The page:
Tuesday, April 10, 2012

History Of Bahamas

Geography
The Bahamas are an archipelago of about 700 islands and 2,400 uninhabited islets and cays lying 50 mi off the east coast of Florida. They extend for about 760 mi (1,223 km). Only about 30 of the islands are inhabited; the most important is New Providence (80 sq mi; 207 sq km), on which the capital, Nassau, is situated. Other islands include Grand Bahama, Abaco, Eleuthera, Andros, Cat Island, and San Salvador (or Watling's Island).

Government
 Parliamentary democracy.

HistoryThe Arawak Indians were the first inhabitants of the Bahamas. Columbus's first encounter with the New World was on Oct. 12, 1492, when he landed on the Bahamian island of San Salvador. The British first built settlements on the islands in the 17th century. In the early 18th century, the Bahamas were a favorite pirate haunt.

The Bahamas were a Crown colony from 1717 until they were granted internal self-government in 1964. The islands moved toward greater autonomy in 1968 after the overwhelming victory in general elections of the Progressive Liberal Party, led by Prime Minister Lynden O. Pindling, over the predominantly white United Bahamians Party. With its new mandate from the black population (85% of Bahamians), Pindling's government negotiated a new constitution with Britain under which the colony became the Commonwealth of the Bahama Islands in 1969. On July 10, 1973, the Bahamas became an independent nation.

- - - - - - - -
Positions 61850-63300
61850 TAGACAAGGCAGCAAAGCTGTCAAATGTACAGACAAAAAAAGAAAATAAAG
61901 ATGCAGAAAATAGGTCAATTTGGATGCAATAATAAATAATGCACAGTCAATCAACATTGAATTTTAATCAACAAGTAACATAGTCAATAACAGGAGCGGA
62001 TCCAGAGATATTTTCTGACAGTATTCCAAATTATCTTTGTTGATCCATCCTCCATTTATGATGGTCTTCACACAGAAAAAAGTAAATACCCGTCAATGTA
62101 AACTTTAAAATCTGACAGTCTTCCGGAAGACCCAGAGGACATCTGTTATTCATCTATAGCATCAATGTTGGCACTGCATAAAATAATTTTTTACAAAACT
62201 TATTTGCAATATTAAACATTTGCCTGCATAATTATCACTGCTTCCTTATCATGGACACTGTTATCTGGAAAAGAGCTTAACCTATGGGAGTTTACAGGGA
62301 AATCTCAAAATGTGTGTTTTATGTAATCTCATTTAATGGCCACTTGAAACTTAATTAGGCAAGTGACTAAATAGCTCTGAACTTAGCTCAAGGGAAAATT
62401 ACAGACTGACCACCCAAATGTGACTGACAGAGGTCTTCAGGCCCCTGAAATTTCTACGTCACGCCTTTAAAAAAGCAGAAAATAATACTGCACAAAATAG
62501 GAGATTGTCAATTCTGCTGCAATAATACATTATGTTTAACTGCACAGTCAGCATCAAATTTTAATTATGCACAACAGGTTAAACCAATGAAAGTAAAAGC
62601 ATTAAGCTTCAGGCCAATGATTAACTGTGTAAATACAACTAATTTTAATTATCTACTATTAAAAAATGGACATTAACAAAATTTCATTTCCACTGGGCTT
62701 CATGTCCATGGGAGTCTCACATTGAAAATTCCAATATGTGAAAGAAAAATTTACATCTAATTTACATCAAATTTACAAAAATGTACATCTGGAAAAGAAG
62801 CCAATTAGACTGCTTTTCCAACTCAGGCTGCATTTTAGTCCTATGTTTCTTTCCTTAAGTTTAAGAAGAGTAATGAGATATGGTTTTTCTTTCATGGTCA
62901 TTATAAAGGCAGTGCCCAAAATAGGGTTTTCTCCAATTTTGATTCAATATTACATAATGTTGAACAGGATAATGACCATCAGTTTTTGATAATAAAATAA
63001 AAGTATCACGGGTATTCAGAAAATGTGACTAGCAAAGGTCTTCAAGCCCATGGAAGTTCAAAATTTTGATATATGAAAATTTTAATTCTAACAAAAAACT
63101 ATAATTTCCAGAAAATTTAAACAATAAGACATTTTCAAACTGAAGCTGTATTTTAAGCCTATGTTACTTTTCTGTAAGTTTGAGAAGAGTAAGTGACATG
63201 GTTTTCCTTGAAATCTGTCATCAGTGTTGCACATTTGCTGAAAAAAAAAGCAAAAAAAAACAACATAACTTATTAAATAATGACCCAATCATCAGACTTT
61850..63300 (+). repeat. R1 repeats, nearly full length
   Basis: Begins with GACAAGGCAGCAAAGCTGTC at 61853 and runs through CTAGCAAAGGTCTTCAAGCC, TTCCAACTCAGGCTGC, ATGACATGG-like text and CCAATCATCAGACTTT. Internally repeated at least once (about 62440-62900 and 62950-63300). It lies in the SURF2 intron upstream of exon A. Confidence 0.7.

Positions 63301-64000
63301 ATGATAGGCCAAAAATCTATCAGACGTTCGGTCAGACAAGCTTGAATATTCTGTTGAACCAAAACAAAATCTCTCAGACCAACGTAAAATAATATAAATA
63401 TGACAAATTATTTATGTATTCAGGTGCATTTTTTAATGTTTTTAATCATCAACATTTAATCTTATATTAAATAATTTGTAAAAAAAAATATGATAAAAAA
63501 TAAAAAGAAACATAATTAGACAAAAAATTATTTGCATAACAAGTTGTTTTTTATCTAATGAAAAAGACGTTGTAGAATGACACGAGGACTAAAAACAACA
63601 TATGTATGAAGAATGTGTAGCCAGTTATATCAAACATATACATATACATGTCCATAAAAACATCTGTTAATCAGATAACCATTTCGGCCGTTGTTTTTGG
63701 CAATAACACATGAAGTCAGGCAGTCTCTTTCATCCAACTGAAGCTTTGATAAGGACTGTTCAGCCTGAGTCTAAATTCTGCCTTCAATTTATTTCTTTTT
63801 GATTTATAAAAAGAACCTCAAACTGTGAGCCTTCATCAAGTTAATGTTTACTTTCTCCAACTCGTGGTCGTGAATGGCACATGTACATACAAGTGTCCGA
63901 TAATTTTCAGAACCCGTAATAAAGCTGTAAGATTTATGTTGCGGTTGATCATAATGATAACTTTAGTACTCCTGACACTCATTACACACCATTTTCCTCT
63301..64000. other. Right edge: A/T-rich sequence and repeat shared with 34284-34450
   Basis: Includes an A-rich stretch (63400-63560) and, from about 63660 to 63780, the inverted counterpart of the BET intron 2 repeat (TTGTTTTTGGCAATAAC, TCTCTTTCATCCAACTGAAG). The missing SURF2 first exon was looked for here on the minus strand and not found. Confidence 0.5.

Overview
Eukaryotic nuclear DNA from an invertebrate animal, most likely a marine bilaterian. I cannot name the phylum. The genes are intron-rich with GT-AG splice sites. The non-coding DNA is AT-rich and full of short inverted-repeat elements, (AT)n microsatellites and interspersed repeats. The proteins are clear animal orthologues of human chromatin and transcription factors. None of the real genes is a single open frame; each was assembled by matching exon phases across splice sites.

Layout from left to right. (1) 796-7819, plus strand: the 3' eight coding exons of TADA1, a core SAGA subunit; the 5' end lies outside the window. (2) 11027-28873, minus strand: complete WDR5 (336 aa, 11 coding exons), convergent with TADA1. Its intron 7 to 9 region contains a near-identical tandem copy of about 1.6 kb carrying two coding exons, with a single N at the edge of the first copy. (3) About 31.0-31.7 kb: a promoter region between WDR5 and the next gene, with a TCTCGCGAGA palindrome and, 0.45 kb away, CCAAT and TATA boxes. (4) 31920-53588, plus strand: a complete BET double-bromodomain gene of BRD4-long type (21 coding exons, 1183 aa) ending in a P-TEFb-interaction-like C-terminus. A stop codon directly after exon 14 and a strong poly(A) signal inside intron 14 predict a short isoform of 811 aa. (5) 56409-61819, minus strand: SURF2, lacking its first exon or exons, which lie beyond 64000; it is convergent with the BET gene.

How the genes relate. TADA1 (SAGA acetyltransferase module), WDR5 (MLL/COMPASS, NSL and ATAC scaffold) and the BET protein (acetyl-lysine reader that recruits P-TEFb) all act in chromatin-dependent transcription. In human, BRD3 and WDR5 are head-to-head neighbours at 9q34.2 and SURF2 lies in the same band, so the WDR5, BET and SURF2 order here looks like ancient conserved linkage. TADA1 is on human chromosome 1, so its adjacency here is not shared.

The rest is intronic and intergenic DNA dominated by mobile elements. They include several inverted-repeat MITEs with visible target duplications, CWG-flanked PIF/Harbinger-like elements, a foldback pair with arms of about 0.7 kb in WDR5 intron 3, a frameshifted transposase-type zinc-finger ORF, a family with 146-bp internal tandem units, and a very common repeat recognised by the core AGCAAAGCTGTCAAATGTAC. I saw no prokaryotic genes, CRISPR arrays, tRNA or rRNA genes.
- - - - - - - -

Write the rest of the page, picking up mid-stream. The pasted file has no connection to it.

An Emerging Economy
Once heavily reliant on agriculture and fishing, the Bahamas has diversified its economy into tourism, financial services, and international shipping. While the nation enjoys a per capita income that is among the top 30 in the world, there is a big gap between the urban middle class and poor farmers. In addition, the nation is vulnerable to hurricanes, which regularly inflict serious damage.

Hubert Ingraham became prime minister in May 2007 after his Free National Movement, an opposition party, won parliamentary elections. As of 2012, the Bahamas remains one of the wealthiest countries (GDP per capita) in the Americas, after Bermuda, the U.S., the Cayman Islands, Canada, and the Virgin Islands.

No comments:

Post a Comment